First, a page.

My hunter in the Arathi HighlandsYet I have to wonder: Is it worth getting invested in a new class when all these new toys that excite me might be thrown out later? Perhaps Blizzard will later decide to add an actual dark ranger class and remove those abilities from the hunter — they’ve already proven themselves willing to gut existing classes to build new ones.

That would make all the time I spent leveling, gearing, and growing to love a hunter a waste.

Constantly trying new classes used to be one of the main things that kept me playing WoW, but now I struggle to find the motivation. Class design now seems so mutable that there’s not even any point in getting invested in something new and exciting.

And yes, I’m looking forward to the upcoming rogue overhaul, but I imagine there are more than a few who are upset by how much their class is changing — almost into something unrecognizable — and I can’t say I blame them. While these particular changes appeal to my tastes, the truth is we probably didn’t need change on this scale. All we rogues ever really wanted were some quality of life tweaks, better animations, and one or two cool new abilities.

Plus, I do wonder if it’s even worth getting excited about the new rogues when there’s a good chance all the things I like are going to be thrown out and replaced in an expansion or two anyway.

A shaman's cave in World of Warcraft: Warlords of DraenorAgain, I don’t want this post to be about my personal gripes. You might not agree with my complaints about Legion’s class design. But I wager most people who’ve played WoW for any length of time can think of at least one example of a class they loved changing into something unrecognizable that they no longer enjoy.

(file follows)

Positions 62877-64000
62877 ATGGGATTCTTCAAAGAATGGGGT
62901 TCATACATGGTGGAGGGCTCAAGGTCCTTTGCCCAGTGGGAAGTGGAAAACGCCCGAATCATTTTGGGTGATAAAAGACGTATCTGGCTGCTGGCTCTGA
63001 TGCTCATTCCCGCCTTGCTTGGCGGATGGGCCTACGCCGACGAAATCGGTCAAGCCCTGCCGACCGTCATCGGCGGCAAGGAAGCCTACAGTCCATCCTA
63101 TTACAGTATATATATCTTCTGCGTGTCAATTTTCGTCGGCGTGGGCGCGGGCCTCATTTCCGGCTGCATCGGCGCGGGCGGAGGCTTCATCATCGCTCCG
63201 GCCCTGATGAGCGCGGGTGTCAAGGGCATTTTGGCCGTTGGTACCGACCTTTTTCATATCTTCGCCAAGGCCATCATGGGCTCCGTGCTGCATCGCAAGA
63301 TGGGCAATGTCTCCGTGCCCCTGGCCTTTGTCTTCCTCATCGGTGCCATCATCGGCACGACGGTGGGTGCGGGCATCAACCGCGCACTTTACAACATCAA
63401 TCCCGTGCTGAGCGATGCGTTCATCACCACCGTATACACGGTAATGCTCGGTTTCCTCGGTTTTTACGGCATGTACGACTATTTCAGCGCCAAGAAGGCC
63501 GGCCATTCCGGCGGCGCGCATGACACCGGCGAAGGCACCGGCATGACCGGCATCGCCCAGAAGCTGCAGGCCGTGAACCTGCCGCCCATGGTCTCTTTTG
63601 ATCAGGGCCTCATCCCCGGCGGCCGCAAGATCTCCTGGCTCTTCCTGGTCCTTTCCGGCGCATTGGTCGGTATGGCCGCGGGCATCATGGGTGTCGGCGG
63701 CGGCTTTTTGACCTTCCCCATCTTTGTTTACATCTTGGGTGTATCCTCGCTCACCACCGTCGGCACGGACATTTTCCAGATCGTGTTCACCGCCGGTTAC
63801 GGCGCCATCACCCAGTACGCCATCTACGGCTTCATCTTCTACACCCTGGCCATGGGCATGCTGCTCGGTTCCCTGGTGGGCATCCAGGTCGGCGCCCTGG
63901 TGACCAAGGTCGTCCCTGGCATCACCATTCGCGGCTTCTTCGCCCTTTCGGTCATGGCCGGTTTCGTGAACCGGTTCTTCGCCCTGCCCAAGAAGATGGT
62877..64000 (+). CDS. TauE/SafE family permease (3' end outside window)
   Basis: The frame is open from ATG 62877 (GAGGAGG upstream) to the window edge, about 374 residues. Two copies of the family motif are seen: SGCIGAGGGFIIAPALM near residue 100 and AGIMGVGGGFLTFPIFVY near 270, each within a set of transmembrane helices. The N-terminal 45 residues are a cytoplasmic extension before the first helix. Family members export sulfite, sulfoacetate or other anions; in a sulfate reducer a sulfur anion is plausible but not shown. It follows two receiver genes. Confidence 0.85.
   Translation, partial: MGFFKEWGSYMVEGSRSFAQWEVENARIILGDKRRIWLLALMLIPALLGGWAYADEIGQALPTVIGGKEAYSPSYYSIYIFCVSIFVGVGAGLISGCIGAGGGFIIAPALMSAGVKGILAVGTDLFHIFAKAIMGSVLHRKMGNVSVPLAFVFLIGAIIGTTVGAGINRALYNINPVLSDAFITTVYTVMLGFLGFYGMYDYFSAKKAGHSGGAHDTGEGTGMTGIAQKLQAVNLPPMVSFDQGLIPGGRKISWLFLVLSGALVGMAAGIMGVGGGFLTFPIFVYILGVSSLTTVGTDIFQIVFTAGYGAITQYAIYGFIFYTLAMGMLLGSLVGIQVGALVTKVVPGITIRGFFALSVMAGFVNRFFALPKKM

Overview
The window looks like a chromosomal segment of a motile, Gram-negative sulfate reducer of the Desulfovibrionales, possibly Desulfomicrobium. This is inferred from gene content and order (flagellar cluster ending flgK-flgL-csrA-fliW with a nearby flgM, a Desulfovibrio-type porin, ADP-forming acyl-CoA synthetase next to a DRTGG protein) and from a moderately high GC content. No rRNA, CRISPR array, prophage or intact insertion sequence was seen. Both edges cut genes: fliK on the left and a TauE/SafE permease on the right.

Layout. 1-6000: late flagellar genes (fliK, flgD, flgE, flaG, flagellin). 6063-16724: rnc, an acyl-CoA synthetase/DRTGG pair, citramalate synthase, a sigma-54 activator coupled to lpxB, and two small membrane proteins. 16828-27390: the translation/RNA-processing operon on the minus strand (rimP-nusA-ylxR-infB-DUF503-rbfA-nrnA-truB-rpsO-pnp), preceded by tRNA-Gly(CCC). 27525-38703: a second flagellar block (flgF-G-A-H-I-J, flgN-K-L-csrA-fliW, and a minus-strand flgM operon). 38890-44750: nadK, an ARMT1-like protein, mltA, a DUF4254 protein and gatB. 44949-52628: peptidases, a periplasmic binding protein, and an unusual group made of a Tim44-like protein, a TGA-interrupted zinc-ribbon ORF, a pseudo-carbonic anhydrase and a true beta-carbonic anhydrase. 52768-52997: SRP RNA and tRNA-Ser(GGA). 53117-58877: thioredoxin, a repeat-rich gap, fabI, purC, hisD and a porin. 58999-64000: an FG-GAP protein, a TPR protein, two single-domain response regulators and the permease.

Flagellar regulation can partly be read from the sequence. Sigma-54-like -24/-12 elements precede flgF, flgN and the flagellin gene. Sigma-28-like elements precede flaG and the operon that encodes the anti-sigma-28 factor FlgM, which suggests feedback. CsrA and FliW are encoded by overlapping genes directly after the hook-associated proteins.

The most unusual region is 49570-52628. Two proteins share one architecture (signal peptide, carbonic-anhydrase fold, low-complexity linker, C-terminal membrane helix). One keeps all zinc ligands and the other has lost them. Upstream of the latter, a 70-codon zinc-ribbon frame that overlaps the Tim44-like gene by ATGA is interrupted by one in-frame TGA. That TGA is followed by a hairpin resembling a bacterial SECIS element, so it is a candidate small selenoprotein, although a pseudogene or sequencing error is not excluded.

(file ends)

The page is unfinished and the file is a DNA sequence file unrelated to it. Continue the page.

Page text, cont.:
Fleeting features:

Ever-changing class design isn’t the only issue, though. I’m also growing increasingly distressed by Blizzard’s new policy of adding features that are only used for one expansion, such as scenarios, garrisons, and now artifact weapons.

This, to me, just seems asinine on so many levels. I’ve always felt that the point of an expansion — what justifies the price tag and separates it from a content patch — is that it expands the game. It adds new features and avenues of play that we’ll continue to enjoy for years to come.

I still miss scenarios. A lot. They were fantastic story-telling tools, they were a lot of fun, and they fit perfectly into the ecosystem of WoW’s endgame. I loved how I could queue for a scenario, a dungeon, and a raid, and have each pop as I finished the previous, with no wait times.

Garrisons got a lot of hate, some of it deserved and some of it not, but I still believe they were a feature with incredible potential. To see them abandoned is a great disappointment. Here’s a case where Blizzard’s endless tweaking would have been most welcome. We were so close to a compelling player housing system that would have fit well with the personality of Warcraft, but now it seems WoW’s hopes for true player housing have been dashed forever.